Audio Masterclass Recording Studio Tips

The 10 rules of pan

An Audio Masterclass website visitor wants to pan, but doesn't know the rules. Do you have to know the rules before you break them?
The 10 rules of pan
By David Mellor, Course Director of Audio Masterclass

A question from an Audio Masterclass reader...

"Hi David, today I have a question to ask. If a person needs to pan instruments what rule do you use?"

I'm inclined to say that there should be no rules. I find panning in modern music totally, absolutely, mind-numbingly boring. I much prefer the interesting ways pan was used before the so-called 'rules' were invented.

But if you want to earn a living from your music, you have to work within the bounds of what is commercially acceptable. In effect, you have to follow the rules, or starve.

So here are the rules of pan (so you know what to break, if you want)...

1. Always pan the lead vocal center

This is something of a no-brainer. When is the last time you heard a lead vocal that was not panned center? Not in this decade, nor the last one, nor the one before that, and not even the one before that. Just pan it center 'cause that's the way it's done.

2. Always pan the bass center

There is a reason behind this. If the bass comes from both stereo speakers, it can be louder than if it only comes from one. Also, in the days of vinyl records, there could be problems with mistracking on playback if the bass was panned all the way to one side. Loud bass frequencies panned hard left or right can cause the groove to become shallow, and the stylus may jump out.

3. Balance the channels equally

A mix can sound odd if one channel seems to have a greater weight of sound than the other. In general, the channels will sound balanced if both left and right meters are mostly at the same level. This doesn't always apply however, so balance should be judged subjectively.

4. If you have two similar-sounding instruments, pan one left and the other right

If you have two guitars strumming away throughout the course of a song, then if they are panned to the same location in the stereo image they will sound confused, almost as though just one instrument is playing. And any lack of synchronicity might make it sound as though the instrument is being played badly. Panning half-left and half-right is often a good solution. Bear in mind however that you should always check that a mix sounds good in mono.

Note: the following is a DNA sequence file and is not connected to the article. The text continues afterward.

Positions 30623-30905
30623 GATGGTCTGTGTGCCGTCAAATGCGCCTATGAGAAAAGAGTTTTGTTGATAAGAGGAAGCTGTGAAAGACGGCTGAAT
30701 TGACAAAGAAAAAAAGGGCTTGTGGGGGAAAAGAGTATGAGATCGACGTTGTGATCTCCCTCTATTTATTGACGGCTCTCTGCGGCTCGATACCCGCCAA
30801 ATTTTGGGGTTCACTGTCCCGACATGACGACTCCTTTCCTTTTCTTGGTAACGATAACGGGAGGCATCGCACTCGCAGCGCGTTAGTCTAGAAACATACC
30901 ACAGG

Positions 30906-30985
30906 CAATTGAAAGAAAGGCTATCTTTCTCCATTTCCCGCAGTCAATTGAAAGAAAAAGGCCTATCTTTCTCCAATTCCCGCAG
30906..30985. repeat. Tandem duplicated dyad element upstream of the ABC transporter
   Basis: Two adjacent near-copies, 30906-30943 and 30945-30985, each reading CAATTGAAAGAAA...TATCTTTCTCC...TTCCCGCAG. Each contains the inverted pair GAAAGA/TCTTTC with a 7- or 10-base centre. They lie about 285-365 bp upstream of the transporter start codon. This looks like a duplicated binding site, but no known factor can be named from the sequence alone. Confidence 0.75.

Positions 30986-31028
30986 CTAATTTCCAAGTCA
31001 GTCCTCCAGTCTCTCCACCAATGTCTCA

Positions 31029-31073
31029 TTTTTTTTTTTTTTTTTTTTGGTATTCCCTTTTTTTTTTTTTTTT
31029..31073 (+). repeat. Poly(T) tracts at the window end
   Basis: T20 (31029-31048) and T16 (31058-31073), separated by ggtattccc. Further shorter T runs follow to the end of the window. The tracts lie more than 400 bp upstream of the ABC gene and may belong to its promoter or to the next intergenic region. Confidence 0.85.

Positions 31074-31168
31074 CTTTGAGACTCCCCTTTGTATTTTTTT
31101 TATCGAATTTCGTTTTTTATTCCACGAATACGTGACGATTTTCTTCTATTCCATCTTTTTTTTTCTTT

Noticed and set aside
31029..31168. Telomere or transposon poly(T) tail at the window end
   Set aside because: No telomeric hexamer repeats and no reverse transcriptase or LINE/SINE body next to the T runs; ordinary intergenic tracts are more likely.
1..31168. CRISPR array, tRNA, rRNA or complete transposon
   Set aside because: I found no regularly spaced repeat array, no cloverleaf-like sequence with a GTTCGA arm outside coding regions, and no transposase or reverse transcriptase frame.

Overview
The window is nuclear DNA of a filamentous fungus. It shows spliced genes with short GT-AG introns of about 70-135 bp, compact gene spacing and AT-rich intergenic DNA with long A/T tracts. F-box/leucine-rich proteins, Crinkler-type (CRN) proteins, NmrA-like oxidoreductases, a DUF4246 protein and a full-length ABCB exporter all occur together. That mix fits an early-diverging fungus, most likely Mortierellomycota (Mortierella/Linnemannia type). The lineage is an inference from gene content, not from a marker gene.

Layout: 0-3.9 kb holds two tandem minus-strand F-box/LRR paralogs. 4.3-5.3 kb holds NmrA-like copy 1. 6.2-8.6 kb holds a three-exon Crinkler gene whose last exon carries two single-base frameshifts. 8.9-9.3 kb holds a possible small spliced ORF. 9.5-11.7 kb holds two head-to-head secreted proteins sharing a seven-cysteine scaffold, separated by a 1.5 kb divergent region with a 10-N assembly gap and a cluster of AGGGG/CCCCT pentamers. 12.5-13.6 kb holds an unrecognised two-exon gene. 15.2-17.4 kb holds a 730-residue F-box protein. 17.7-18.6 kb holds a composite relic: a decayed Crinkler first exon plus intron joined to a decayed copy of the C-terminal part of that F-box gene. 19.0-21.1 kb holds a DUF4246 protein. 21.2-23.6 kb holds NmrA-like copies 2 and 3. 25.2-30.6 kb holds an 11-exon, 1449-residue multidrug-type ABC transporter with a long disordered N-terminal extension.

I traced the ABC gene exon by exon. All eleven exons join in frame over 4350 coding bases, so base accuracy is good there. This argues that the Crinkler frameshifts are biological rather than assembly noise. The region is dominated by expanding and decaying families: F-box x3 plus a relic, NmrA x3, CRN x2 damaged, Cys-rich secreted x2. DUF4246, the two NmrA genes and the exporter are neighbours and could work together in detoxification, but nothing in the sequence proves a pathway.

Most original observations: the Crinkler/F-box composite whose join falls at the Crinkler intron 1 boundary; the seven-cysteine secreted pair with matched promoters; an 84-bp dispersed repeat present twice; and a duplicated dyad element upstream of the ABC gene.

5. A stereo pair of microphones should be panned hard left and hard right

If you have used any of the common stereo microphone configurations where the microphones are balanced across the stereo sound stage, then they should normally be panned hard left and hard right.

6. Check your pans on headphones

What sounds good on loudspeakers doesn't always sound good on headphones or earbuds, particularly hard pans. There is no reason why you shouldn't ever hard pan, but do check it on headphones.

7. Pan individual drum mics so that each drum matches its location in the overheads

You don't have to do this, but if you don't consider it then you are not mixing drums properly. The low rack tom for instance might be half-left in the stereo image of the overhead. It normally wouldn't make sense to pan the individual mic on that drum to any other position.

8. Don't make a single instrument three meters wide

This can easily happen with asymmetric miking. For example, if you aim two microphones from different positions at an acoustic guitar, one towards the fingerboard and the other towards the belly, then pan hard left and right, the result can often span the entire width between the speakers. In some cases, it can sound like two guitars are playing in exact synchronicity. It is completely different to anything you could possibly hear in real life.

9. After you pan an instrument, reconsider its level

This is connected with the 'law' of your pan control. A pan control can be designed so that when a mix is played in mono, the positions of the pans are irrelevant. You can turn any pan control and the level of that instrument will not change. OR... it can be designed so that wherever you position the pan, the level of the instrument in the stereo mix stays the same. OR... the pan law can be a compromise between these two options. So unless your pan law is correct for stereo mixing, the level will change when you pan.

But it's a subjective thing too. If say you have several instruments panned center, then you pan one mid-left, it will suddenly stand out more in the mix. You might therefore want to lower its level.

10. If you want to fit in with the audio community, follow these rules

But if you want to stand out, then BREAK THEM, BREAK THEM, BREAK THEM!

P.S. If you have made a recording with interesting pans, we would love to feature it in an article in Audio Masterclass. Contact us here...

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